While burros have endeared themselves to Oatman and its visitors, the U.S. Bureau of Land Management has voiced concerns in recent years about rising burro populations throughout the Southwest.
According to BLM spokeswoman Dolores Garcia, burro populations need to be contained in order to ensure not only the health of such populations, but also the health of grazing lands throughout the Southwest. Bureau statistics indicate that burro populations have bloomed well beyond the BLM’s recommended numbers, which could ultimately harm both wild burros and grazing lands throughout the region.
Ideally, there should be a maximum of 1,676 wild burros throughout Arizona, according to BLM estimates. As of 2017, there were an estimated 6,241 burros roaming throughout the Grand Canyon State — one burro for every 32 Mohave County Residents.
“It is a critical issue,” Garcia said. “We’ve had issues with herd-management, but the law protects burros from harassment. We work with Arizona Game and Fish and the Arizona Department of Agriculture to monitor and control burro populations.”
According to Garcia, culling wild burros is out of the question. Instead, the BLM works with state agencies to organize gatherings and adoptions of wild burros, in which the burros are captured, gentled and adopted to Arizona ranchers. The Arizona Department of Corrections maintains a program at the department’s facility in Florence, Garcia said, in which Arizona inmates participate in gentling and training wild horses and burros as part of their potential rehabilitation.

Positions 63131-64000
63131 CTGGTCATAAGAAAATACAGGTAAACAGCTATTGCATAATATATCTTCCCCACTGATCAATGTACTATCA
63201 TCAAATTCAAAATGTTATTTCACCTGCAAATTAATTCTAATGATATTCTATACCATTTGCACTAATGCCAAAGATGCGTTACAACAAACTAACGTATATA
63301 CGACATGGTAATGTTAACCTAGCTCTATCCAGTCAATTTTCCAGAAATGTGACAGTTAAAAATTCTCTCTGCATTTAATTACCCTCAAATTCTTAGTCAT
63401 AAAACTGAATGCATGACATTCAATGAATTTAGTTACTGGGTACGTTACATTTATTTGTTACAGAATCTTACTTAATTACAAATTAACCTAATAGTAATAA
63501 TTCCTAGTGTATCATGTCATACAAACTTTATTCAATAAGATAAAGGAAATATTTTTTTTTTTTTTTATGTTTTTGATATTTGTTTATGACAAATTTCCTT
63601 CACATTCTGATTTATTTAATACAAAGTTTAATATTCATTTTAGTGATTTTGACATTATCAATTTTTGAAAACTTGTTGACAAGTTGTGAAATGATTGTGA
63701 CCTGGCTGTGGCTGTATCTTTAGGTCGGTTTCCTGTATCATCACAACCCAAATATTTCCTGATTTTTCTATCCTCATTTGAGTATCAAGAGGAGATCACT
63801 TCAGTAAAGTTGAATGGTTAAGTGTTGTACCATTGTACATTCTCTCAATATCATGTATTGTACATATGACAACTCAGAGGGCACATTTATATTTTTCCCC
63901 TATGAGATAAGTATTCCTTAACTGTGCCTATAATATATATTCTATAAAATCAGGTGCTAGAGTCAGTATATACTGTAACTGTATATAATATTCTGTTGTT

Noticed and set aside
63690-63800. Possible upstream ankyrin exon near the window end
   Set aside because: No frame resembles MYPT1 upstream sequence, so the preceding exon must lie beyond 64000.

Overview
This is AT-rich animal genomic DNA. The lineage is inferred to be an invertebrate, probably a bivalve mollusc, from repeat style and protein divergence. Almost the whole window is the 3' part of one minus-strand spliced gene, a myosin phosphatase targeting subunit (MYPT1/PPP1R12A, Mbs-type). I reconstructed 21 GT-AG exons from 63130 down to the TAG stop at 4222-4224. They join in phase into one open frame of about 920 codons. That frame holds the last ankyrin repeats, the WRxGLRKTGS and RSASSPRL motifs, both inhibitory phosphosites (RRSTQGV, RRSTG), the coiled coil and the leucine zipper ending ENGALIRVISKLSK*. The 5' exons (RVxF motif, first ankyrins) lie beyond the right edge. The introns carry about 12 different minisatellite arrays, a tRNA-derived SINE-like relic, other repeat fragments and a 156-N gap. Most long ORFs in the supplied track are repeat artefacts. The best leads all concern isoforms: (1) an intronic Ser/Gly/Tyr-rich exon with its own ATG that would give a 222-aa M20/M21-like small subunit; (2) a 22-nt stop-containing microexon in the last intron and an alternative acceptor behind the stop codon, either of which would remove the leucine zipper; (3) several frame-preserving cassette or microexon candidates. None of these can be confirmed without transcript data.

The process of gentling and adopting wild burros, however, is an expensive proposition. According to 2015 BLM records, the practice costs about $50,000 per burro, consuming 65 percent of the agency’s Wild Horse and Burro Program budget.
In Mohave County a different suggestion was discussed in 2015, when former County Supervisor Steve Moss met with U.S. Sen. John McCain to discuss a possible congressional review of the 1971 law protecting Arizona’s burros. In 2015, Moss proposed enlisting hunters to reduce burro numbers. According to statements made by Moss, he did not expect the Bureau of Land Management to approve such an exception, but hoped the “shock value” of such an agenda item would galvanize the BLM into pursuing a better solution for controlling burro populations.
“What we want is the BLM to come up with a solution, regardless of what it might be,” Moss said in 2015. “The federal government tied our hands as far as what we could do to control the burro population and gave authority over to the BLM. The legislation says it’s the BLM’s responsibility to control the burro herds, but they’ve broken that promise, and they’re not taking care of it.”
The BLM commenced research into a new potential solution near Phoenix, within the Black Mountain Herd Management Area. The 2017 Zonastat-H PZP Fertility Management Project, conducted In partnership with the Humane Society of the United States, is designed to test the effectiveness of applying porcine zona pellucida (PZP) contraceptive vaccine to female wild burros within the Black Mountain area.
The results of the five-year sterilization study will conclude in 2022.